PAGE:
tie 'em together first--they don't reach half high enough yet--Oh! they'll do well
enough; don't be particular-- Here, Bill! catch hold of this rope--Will the roof
bear?--Mind that loose slate--Oh, it's coming down! Heads below!' (a loud crash)--`Now,
who did that?--It was Bill, I fancy--Who's to go down the chimney?--Nay, I shan't!
YOU do it!--That I won't, then!--Bill's to go down--Here, Bill! the master says
you're to go down the chimney!'
`Oh! So Bill's got to come down the chimney, has he?' said Alice to herself.
`Shy, they seem to put everything upon Bill! I wouldn't be in Bill's place for a
good deal: this fireplace is narrow, to be sure; but I THINK I can kick a little!'
She drew her foot as far down the chimney as she could, and waited till she heard
a little animal (she couldn't guess of what sort it was) scratching and scrambling
about in the chimney close above her: then, saying to herself `This is Bill,' she
gave one sharp kick, and waited to see what would happen next.
The first thing she heard was a general chorus of `There goes Bill!' then the
Rabbit's voice along--`Catch him, you by the hedge!' then silence, and then another
confusion of voices--`Hold up his head--Brandy now--Don't choke him--How was it,
old fellow? What happened to you? Tell us all about it!'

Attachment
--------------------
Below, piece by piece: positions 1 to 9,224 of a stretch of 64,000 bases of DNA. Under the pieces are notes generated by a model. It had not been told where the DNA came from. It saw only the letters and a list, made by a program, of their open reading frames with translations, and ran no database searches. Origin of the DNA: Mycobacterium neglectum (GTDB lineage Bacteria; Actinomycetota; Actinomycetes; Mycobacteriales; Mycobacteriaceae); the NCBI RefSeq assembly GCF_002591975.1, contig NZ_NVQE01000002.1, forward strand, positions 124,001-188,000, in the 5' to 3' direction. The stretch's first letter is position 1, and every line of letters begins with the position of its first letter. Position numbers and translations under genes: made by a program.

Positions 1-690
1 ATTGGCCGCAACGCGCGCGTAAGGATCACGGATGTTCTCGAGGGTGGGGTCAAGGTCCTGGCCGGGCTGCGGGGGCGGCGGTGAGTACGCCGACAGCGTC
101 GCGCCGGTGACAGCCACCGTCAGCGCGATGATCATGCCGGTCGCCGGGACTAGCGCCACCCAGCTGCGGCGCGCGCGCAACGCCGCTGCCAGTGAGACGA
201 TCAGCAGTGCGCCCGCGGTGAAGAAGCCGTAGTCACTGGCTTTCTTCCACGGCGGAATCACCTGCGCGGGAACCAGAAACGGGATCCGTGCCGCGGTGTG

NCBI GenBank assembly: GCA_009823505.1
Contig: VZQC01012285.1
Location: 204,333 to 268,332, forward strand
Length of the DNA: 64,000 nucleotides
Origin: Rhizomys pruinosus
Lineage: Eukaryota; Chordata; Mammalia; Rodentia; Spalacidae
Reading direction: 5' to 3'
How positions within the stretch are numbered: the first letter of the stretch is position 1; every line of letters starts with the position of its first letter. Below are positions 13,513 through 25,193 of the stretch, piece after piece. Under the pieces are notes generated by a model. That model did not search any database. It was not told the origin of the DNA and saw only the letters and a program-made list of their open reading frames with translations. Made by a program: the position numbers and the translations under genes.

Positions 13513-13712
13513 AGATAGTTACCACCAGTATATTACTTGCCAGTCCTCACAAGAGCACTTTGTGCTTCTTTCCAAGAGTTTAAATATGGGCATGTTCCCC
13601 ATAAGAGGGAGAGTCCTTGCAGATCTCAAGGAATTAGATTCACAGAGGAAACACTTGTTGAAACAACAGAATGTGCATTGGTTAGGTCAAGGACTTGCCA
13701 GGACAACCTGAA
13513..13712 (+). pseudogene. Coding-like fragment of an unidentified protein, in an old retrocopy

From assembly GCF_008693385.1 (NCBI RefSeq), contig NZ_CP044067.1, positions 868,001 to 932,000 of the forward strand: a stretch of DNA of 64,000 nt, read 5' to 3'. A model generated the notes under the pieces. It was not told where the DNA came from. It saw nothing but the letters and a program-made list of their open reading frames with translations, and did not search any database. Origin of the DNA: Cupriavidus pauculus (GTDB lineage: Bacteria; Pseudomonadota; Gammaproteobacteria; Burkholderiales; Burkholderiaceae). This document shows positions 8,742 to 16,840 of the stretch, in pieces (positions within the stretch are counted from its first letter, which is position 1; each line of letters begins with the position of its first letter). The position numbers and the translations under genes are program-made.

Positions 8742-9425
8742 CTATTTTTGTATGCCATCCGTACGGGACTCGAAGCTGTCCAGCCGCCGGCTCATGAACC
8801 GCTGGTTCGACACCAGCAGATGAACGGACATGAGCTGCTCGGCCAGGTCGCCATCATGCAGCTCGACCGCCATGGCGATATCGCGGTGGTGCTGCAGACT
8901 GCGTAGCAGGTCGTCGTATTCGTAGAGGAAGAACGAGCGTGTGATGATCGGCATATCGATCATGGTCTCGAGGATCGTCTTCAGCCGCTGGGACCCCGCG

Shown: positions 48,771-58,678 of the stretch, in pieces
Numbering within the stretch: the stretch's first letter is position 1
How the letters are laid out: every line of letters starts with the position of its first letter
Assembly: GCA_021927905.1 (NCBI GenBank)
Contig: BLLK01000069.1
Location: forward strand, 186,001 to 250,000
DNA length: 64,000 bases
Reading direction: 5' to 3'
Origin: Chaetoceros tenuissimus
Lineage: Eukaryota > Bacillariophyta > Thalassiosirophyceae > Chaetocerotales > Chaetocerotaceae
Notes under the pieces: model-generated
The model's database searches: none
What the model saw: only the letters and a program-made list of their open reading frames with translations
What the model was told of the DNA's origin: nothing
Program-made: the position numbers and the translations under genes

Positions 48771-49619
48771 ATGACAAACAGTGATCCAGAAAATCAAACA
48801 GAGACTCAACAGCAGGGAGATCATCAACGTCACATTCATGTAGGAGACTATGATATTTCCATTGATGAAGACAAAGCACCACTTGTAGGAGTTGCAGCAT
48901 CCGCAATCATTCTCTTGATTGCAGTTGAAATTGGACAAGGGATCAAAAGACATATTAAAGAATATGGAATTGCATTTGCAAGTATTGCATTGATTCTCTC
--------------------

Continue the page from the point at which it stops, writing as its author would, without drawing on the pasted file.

Last came a little feeble, squeaking voice, (`That's Bill,' thought Alice,) `Well,
I hardly know--No more, thank ye; I'm better now--but I'm a deal too flustered to
tell you--all I know is, something comes at me like a Jack-in-the-box, and up I
goes like a sky-rocket!'
`So you did, old fellow!' said the others.
`We must burn the house down!' said the Rabbit's voice; and Alice called out
as loud as she could, `If you do. I'll set Dinah at you!'
There was a dead silence instantly, and Alice thought to herself, `I wonder what
they WILL do next! If they had any sense, they'd take the roof off.' After a minute
or two, they began moving about again, and Alice heard the Rabbit say, `A barrowful
will do, to begin with.'
`A barrowful of WHAT?' thought Alice; but she had not long to doubt, for the
next moment a shower of little pebbles came rattling in at the window, and some
of them hit her in the face. `I'll put a stop to this,' she said to herself, and
shouted out, `You'd better not do that again!' which produced another dead silence.
Alice noticed with some surprise that the pebbles were all turning into little
cakes as they lay on the floor, and a bright idea came into her head. `If I eat
one of these cakes,' she thought, `it's sure to make SOME change in my size; and
as it can't possibly make me larger, it must make me smaller, I suppose.'